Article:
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Acta Trop. 2014 Apr;132 Suppl:S150-63. doi: 10.1016/j.actatropica.2013.11.004. Epub 2013 Nov 16.

Harnessing mosquito-Wolbachia symbiosis for vector and disease control.

Author information

1
Insect Pest Control Laboratory, Joint FAO/IAEA Programme of Nuclear Techniques in Food and Agriculture, Wagrammerstrasse 5, Vienna 1220, Austria. Electronic address: K.Bourtzis@iaea.org.
2
Department of Entomology, University of Kentucky, Lexington, KY, USA. Electronic address: sdobson@uky.edu.
3
Department of Microbiology and Molecular Genetics, Michigan State University, East Lansing, MI, USA. Electronic address: xizy@msu.edu.
4
The Department of Entomology, Center for Infectious Disease Dynamics and Huck Institutes of the Life Sciences, Pennsylvania State University, University Park, PA, USA. Electronic address: jlr54@psu.edu.
5
UTAGRI-ECO, CR ENEA (Italian National Agency for New Technologies, Energy and Sustainable Economic Development), Rome, Italy. Electronic address: maurizio.calvitti@enea.it.
6
Laboratório de Malária, Centro de Pesquisas René Rachou, FIOCRUZ Minas, Avenida Augusto de Lima, 1715, Barro Preto, CEP 30190-002 Belo Horizonte, MG, Brazil. Electronic address: luciano@cpqrr.fiocruz.br.
7
Unit of Emerging Infectious Diseases, Institut Louis Malardé, Tahiti, BP 30-98713 Papeete, French Polynesia. Electronic address: hbossin@ilm.pf.
8
UTAGRI-ECO, CR ENEA (Italian National Agency for New Technologies, Energy and Sustainable Economic Development), Rome, Italy. Electronic address: riccardo.moretti@enea.it.
9
Laboratório de Malária, Centro de Pesquisas René Rachou, FIOCRUZ Minas, Avenida Augusto de Lima, 1715, Barro Preto, CEP 30190-002 Belo Horizonte, MG, Brazil. Electronic address: luke.baton@cpqrr.fiocruz.br.
10
The Department of Entomology, Center for Infectious Disease Dynamics and Huck Institutes of the Life Sciences, Pennsylvania State University, University Park, PA, USA. Electronic address: glh20@psu.edu.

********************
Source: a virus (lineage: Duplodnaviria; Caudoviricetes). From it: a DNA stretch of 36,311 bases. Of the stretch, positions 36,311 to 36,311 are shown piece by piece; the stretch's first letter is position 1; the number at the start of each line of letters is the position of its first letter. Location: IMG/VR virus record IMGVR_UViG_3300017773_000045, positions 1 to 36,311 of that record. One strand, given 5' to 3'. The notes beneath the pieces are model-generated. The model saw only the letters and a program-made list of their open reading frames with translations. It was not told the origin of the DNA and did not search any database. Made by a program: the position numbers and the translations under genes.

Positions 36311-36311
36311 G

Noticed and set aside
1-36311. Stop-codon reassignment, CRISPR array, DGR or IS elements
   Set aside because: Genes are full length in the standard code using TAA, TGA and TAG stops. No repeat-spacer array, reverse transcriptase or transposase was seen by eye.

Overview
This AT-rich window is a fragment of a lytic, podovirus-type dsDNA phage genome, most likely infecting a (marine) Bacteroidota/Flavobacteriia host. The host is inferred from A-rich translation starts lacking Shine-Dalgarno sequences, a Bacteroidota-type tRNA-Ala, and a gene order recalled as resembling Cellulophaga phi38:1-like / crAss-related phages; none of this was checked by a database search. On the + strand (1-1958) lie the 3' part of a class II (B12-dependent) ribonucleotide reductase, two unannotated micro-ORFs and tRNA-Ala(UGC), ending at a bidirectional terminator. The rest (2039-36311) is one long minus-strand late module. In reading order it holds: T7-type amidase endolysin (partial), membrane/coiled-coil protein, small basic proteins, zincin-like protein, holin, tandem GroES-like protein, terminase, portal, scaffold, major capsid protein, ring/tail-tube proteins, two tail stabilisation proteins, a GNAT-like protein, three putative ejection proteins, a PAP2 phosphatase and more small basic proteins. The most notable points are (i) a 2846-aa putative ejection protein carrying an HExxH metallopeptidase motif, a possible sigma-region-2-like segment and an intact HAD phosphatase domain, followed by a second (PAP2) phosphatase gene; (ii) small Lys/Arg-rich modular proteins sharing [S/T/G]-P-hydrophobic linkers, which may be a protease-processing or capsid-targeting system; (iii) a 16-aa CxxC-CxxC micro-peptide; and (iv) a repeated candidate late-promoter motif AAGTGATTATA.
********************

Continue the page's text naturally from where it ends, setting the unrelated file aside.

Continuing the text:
11
Université de Lyon, UMR 5557 CNRS, USC INRA 1364, VetAgro Sup, Université Claude Bernard Lyon 1, 69622 Villeurbanne Cedex, France. Electronic address: patrick.mavingui@univ-lyon1.fr.
12
Insect Pest Control Laboratory, Joint FAO/IAEA Programme of Nuclear Techniques in Food and Agriculture, Wagrammerstrasse 5, Vienna 1220, Austria. Electronic address: J.Gilles@iaea.org.

Abstract

Mosquito species, members of the genera Aedes, Anopheles and Culex, are the major vectors of human pathogens including protozoa (Plasmodium sp.), filariae and of a variety of viruses (causing dengue, chikungunya, yellow fever, West Nile). There is lack of efficient methods and tools to treat many of the diseases caused by these major human pathogens, since no efficient vaccines or drugs are available; even in malaria where insecticide use and drug therapies have reduced incidence, 219 million cases still occurred in 2010. Therefore efforts are currently focused on the control of vector populations. Insecticides alone are insufficient to control mosquito populations since reduced susceptibility and even resistance is being observed more and more frequently. There is also increased concern about the toxic effects of insecticides on non-target (even beneficial) insect populations, on humans and the environment. During recent years, the role of symbionts in the biology, ecology and evolution of insect species has been well-documented and has led to suggestions that they could potentially be used as tools to control pests and therefore diseases. Wolbachia is perhaps the most renowned insect symbiont, mainly due to its ability to manipulate insect reproduction and to interfere with major human pathogens thus providing new avenues for pest control. We herein present recent achievements in the field of mosquito-Wolbachia symbiosis with an emphasis on Aedes albopictus. We also discuss how Wolbachia symbiosis can be harnessed for vector control as well as the potential to combine the sterile insect technique and Wolbachia-based approaches for the enhancement of population suppression programs.

KEYWORDS:

Aedes albopictus; Mosquitoes; Sterile insect technique; Vector control; Wolbachia

[Indexed for MEDLINE]

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